What this implies is that agricultural economics not only develops concerning the use of scarce resources in agriculture proper but also examines the principles (a) regarding the out flow of scare resources to other sectors of the economy and (b) about the flow of these resources from other sectors into the agricultural sector itself.

Nature of Agricultural Economics:

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Agricultural economics makes use of the principles of general economics. The first point to be noted with regard to the nature of agricultural economics is that, in general, it borrows most of its principle from its parent body of knowledge i.e., the general economics.

Even the main branches of agricultural economics are similar to those of general economics. But than a question arises. If the principles of general economics are not different from the principal of agricultural economics, why is there a need for separate study of agricultural economics?

The answer lies in the fact that agricultural economics does not merely imply a direct application of principles of economics to the field of agriculture. The principles of economics are too general in nature and the general theory of economics has been considered as an abstraction from reality.

Before this theory is applied to agriculture which includes, besides crop production, forestry and animal husbandry for the purpose of economic analysis, its principles have to be modified so that their postulates totally tally with the main features of the situation of obtaining in the agricultural sector.

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A few examples will make it clear. We study in economic theory, price formation under various market structures e.g., monopoly, perfect competition and oligopoly. So far as agriculture is concerned, it is presumed that as the number of farms is very large and at the same time, their size is relatively small and the crops produced are undifferentiated (homogeneous), perfect competition is likely to prevail is the agricultural produce market.

In other words, we shall almost be completely ignoring the study of price formation of agricultural produce under condition of oligopoly or monopolistic competition or monopoly. Than, there is the system of tenancy or crop sharing in agriculture – a problem particular to agriculture only. Study of this problem will necessitate modification of the principle of resource allocation as propounded in general economics.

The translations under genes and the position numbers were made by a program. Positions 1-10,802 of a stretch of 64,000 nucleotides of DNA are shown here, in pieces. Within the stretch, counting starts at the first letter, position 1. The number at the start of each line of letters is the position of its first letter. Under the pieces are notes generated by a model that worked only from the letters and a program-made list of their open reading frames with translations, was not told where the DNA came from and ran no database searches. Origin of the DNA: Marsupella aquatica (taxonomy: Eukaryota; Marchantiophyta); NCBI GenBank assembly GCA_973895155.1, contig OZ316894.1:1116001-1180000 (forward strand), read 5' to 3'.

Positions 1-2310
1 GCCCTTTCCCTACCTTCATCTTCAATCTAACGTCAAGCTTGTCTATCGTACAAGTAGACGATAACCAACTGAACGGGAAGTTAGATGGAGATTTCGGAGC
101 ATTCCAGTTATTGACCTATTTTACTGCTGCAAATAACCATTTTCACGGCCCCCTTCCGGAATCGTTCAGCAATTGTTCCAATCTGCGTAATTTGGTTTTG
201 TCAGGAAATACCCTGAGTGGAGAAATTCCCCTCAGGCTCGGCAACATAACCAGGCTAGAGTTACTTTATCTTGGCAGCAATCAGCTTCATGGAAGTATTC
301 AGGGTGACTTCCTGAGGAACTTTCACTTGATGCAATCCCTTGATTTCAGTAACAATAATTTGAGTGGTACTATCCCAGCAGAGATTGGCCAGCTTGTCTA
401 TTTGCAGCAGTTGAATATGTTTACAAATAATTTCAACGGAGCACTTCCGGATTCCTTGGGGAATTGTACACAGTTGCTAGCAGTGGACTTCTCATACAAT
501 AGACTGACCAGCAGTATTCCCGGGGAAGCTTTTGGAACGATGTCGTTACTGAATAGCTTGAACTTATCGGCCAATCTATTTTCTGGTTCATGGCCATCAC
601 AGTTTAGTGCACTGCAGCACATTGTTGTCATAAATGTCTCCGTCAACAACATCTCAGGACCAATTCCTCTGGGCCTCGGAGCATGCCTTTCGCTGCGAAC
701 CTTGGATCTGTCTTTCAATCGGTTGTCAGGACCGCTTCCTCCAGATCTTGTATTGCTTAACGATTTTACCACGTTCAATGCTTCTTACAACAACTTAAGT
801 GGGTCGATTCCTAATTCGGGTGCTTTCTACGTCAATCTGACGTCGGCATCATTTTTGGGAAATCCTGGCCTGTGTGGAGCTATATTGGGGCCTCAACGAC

The modification of the economic principles, required to be made before being applied to agriculture are so large and varied that there is a complete justification for studying agricultural economics as a separate body of knowledge.

Is Agricultural Economics an Applied Science?

A superficial glance at the preceding paragraph can give such an impression. And in-fact, some agricultural economists have called agricultural economics as an applied science.

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According to Forster and Leoger, “Agricultural Economics is an applied science and as such is concerned with the identification, description and classification of economic problems of agriculture to the end that these problems may be solved.” Also according to Gray, ‘Agricultural Economics may be defined as the science in which the principles and methods of Economics are applied to the special conditions of agricultural industry.’

However, Black does not agree with this view. Applied science, as we know involves the use of the principles of a pure science to a particular situation. For example, engineering is an applied science. It suggests how to apply the principles of physics & other sciences to certain situations.

The principles of physics themselves are not modified. These stay intact. In agricultural economics, general principles of economics themselves are modified. According to Black principles of agricultural economics can be compared to mechanics and not physics.

If mechanics deserves to be called a specialised form of pure science, we can use the same term for agricultural economics i.e., specialized form of pure science, rather than an applied science. Agricultural economics is both a science as well as art. We have earlier pointed out that agricultural economics should not be called as an applied science but as a specialised form of pure science.

As such a science, it explains the cause and effect relationships between various economics variables operating in agriculture. And relationship as found to exist, can be used for solving various problems affecting agriculture. As such Agricultural economics is also an art. Further, as is the case with ‘General Economics’, Agricultural Economics is a normative science also.